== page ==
Georgia’s Gender Wage Gap Costs The State’s Women Billions

On average, Georgia women employed full time, year round are paid just 82 cents for every dollar paid to men – a yearly pay gap of $8,155. That means, in total, women in Georgia lose nearly $12 billion every year, which is money that could strengthen the state economy and the financial security of Georgia’s women and families, including the nearly 562,000 Georgia households headed by women. These are some of the findings of a new analysis conducted by the National Partnership for Women & Families and released for Equal Pay Day tomorrow.

The analysis spans all 50 states, all 435 congressional districts in the country, and the District of Columbia. It can be found at Gap. These findings include that, for every dollar paid to white, non-Hispanic men in Georgia, African American women, Latinas and Asian women who work full time, year round are paid 63 cents, 48 cents and 73 cents, respectively.

“This analysis is a sobering reminder of the serious harm the wage gap causes women and families all across the country,” said Debra L. Ness, president of the National Partnership.

According to the new analysis, if the gap between women’s and men’s wages in Georgia were eliminated, each woman who holds a full-time, year-round job in the state could afford to buy food for 1.3 more years, pay for mortgage and utilities for six more months, or pay rent for more than nine additional months. Basic necessities like these would be particularly important for the 34 percent of Georgia’s woman-headed households currently living below the poverty level.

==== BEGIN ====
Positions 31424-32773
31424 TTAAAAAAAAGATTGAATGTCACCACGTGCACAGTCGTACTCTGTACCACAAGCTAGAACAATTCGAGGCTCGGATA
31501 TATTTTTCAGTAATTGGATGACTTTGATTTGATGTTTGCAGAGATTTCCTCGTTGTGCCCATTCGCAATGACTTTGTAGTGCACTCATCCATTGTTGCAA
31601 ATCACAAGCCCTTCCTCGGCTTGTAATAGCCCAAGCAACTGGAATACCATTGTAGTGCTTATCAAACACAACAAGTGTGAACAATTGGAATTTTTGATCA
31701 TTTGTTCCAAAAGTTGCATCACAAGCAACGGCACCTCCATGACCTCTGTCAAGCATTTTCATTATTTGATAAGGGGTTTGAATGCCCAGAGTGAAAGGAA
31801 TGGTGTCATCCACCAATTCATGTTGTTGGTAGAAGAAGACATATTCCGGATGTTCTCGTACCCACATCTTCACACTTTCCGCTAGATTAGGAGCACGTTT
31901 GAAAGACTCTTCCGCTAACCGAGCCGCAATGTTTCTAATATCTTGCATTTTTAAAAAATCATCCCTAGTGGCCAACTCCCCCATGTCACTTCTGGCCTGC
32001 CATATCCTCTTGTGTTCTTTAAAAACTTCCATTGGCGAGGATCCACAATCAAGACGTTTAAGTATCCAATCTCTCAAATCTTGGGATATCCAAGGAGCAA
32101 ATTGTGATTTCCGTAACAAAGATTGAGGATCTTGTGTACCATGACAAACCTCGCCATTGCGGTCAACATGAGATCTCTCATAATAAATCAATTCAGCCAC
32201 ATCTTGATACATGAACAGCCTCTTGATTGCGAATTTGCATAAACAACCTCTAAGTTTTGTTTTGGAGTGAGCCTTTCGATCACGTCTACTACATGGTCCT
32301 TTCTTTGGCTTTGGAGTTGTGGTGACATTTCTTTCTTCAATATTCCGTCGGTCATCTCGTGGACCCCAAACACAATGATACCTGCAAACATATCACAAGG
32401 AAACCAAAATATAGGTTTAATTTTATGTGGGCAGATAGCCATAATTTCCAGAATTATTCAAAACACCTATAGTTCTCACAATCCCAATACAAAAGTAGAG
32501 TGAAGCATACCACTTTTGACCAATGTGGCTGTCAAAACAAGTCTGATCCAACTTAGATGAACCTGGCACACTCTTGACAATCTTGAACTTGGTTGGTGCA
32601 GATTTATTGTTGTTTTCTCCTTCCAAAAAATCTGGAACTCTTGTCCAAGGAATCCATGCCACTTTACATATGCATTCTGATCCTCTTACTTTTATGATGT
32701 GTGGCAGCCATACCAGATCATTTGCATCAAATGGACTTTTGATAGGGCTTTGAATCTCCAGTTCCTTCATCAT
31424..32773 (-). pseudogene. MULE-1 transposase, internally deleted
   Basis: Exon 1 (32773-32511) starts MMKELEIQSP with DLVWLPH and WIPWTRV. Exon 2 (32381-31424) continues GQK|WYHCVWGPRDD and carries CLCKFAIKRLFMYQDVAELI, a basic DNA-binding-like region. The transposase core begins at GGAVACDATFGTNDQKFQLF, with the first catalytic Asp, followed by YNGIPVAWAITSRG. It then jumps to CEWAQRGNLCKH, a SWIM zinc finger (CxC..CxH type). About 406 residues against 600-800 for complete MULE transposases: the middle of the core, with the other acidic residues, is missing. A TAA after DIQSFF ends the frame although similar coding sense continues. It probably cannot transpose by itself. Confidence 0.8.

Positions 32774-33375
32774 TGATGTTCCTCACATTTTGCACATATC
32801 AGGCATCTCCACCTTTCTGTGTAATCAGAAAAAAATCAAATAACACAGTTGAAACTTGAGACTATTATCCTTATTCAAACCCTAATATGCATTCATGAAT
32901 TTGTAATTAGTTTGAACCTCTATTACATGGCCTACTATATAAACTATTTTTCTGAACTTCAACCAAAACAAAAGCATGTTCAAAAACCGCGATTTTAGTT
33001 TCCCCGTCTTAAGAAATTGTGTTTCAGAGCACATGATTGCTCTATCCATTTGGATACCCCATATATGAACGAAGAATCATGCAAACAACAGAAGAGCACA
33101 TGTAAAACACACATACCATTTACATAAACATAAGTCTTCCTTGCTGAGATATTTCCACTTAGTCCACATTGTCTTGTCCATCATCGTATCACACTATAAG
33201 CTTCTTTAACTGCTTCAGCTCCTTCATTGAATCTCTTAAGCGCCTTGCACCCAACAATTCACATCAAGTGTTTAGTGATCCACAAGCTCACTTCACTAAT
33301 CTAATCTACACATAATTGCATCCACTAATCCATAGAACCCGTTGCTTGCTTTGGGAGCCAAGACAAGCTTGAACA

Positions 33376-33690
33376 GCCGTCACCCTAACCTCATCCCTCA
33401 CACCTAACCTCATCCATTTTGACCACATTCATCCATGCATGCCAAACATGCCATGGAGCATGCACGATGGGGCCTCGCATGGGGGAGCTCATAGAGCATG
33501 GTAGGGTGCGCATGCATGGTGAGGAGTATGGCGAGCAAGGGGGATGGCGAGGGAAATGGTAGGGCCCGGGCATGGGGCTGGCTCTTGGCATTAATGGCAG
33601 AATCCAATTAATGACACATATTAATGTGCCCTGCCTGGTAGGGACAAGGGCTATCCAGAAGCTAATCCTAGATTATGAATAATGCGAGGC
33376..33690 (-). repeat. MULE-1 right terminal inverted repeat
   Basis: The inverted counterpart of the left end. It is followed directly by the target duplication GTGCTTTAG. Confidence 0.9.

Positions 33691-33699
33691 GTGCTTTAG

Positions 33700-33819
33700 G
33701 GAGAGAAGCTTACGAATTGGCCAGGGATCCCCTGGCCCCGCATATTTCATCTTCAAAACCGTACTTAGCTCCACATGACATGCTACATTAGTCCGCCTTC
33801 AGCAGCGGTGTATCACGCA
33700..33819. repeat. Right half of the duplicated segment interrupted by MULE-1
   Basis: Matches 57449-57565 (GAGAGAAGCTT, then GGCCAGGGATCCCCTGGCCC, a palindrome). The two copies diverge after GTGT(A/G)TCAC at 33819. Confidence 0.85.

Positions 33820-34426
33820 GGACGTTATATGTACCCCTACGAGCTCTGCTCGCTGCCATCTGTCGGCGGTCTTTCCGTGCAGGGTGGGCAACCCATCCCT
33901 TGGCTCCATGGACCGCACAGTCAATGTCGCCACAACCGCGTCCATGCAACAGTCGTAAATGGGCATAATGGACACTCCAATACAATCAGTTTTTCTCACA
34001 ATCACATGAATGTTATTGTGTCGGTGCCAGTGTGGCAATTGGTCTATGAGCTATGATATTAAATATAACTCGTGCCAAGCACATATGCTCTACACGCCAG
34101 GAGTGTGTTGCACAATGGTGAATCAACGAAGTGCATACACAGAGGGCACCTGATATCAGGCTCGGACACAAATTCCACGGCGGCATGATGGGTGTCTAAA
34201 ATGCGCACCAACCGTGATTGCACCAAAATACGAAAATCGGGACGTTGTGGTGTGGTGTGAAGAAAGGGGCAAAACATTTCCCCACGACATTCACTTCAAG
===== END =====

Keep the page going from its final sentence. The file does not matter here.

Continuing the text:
Georgia is not the only state with a wage gap. In fact, every state and 98 percent of the country’s congressional districts have one. The National Partnership’s national analysis finds that the 10 states with the largest cents-on-the-dollar wage gaps in the country – from largest to smallest – are Louisiana, Utah, Wyoming, West Virginia, North Dakota, Alabama, Idaho, Oklahoma, Montana and Michigan.

Nationally, women who are employed full time, year round are paid, on average, 79 cents for every dollar paid to men. The gap is larger for African American women and Latinas who are paid 60 cents and 55 cents, respectively, for every dollar paid to white, non-Hispanic men. For Asian women in the United States, the gap is smaller but persists. On average, Asian women are paid 84 cents for every dollar paid to white, non-Hispanic men, although some ethnic subgroups fare much worse.

Currently before Congress, the Paycheck Fairness Act would close loopholes in the Equal Pay Act, help to break patterns of pay discrimination, and establish stronger workplace protections for women.

The findings for each state, along with state rankings, are available at Gap.

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